About Catherine Cavanagh:
Catherine is into her third phase of adult life. The first phase was spent gaining actuarial qualifications and working as an actuarial assistant at a life insurance company, which involved computer programming for complex financial modelling. The second phase was spent as a home schooling mother to a son gifted with imagination and drawing ability. For now the third phase includes writing non-fiction and helping children’s book writers and illustrators acquire the skills needed to earn a living. And the rest of the third phase is still a mystery waiting to be revealed.
Catherine is a voracious reader of theology, apologetics, hagiography, patristics, thrillers, young adult fiction, fantasy, and anything with a decent plot. She prefers the research side of family history to writing about family history. Most of her writing gets done in the hour or so before midnight.
Somewhere in her junior days she developed note taking ability and never let it go. She finds she always listens more attentively and retentively when she is taking notes, and these days she is discovering new ways of using that ability to benefit others.
What inspires you to write?
Catherine is inspired by the men and women in decades past who stood on soapboxes in the Sydney Domain and talked about what they were passionate about to whomever would listen. So when an opportunity for a free online soapbox came her way, she took to blogging with both hands. She is also inspired by the unnamed people in the crowds that gathered to hear Jesus preach who would listen to Him and then relay the message to those too far away to hear Jesus clearly. So if she comes across good content created by someone else she likes to help give that content a wider audience.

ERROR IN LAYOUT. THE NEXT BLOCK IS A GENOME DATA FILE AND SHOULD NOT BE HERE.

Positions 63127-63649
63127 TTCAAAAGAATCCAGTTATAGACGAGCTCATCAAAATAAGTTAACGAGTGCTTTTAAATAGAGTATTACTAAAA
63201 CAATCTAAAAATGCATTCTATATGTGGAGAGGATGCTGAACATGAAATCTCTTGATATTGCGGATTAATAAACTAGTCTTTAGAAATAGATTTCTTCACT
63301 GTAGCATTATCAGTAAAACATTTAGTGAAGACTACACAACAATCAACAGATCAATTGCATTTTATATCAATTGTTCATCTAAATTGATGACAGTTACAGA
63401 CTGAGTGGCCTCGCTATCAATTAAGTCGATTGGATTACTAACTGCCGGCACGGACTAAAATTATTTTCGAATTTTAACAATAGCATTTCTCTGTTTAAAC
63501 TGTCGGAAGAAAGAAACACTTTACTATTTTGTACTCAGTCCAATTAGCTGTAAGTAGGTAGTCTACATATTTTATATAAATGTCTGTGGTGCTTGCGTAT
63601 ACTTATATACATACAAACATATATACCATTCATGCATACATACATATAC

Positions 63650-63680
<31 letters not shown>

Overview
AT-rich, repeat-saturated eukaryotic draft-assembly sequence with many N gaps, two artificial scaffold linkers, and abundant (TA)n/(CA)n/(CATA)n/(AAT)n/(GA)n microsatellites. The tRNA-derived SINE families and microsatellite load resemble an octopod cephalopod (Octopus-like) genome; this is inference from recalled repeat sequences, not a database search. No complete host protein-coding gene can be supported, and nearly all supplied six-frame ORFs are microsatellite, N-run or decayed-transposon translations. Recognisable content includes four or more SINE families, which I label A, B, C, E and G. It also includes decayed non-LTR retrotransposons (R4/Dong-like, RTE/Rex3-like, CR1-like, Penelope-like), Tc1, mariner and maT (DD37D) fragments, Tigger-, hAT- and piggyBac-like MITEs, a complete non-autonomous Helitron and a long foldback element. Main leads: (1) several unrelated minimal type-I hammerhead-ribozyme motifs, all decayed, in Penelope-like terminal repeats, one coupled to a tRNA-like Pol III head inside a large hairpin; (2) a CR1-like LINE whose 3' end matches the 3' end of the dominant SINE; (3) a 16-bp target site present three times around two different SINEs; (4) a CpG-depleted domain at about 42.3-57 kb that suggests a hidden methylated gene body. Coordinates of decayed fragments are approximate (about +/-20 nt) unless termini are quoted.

Tell us about your writing process.
My writing process depends a lot on what I am writing. Sometimes I can have up to ten books open around me as I try to distil information into a coherent whole. Sometimes I write key words to remind myself of the paragraph topics I don’t want to risk forgetting. Sometimes I have mulled over ideas for hours or days in such a way that the words fall out in pre-composed fluency. Sometimes it is just hard work summarising the essence of an article or massaging roughly written notes into readable prose.
What advice would you give other writers?
Even if your book is a long way from being finished, start your online presence today. It takes producing regular content for that online presence and years of time to build a reputation. The number of people regularly connecting with you online is the best indication of how many copies of your book you will sell.
Then you need to catch up with other writers on a regular basis. That’s how you stay excited about your writing, get good local advice and avoid making too many rookie mistakes.
How did you decide how to publish your books?
For my purpose self-publishing with Amazon Kindle was an easy decision. It is the best way to distribute long tracts of information on a potentially global scale with minimum cost to a reader.
What do you think about the future of book publishing?
Hopefully the day will come when all books will be available digitally, in print, in audio and braille versions and where each significant town will have a print-on-demand facility in order to keep postage costs to an absolute minimum.
What do you use?: Professional Cover Designer
What genres do you write?: Non-fiction, Faith and Religion, Devotional Prayer, Children’s Book Writing, Children’s Book Illustrating, Creative Career Development
What formats are your books in?: eBook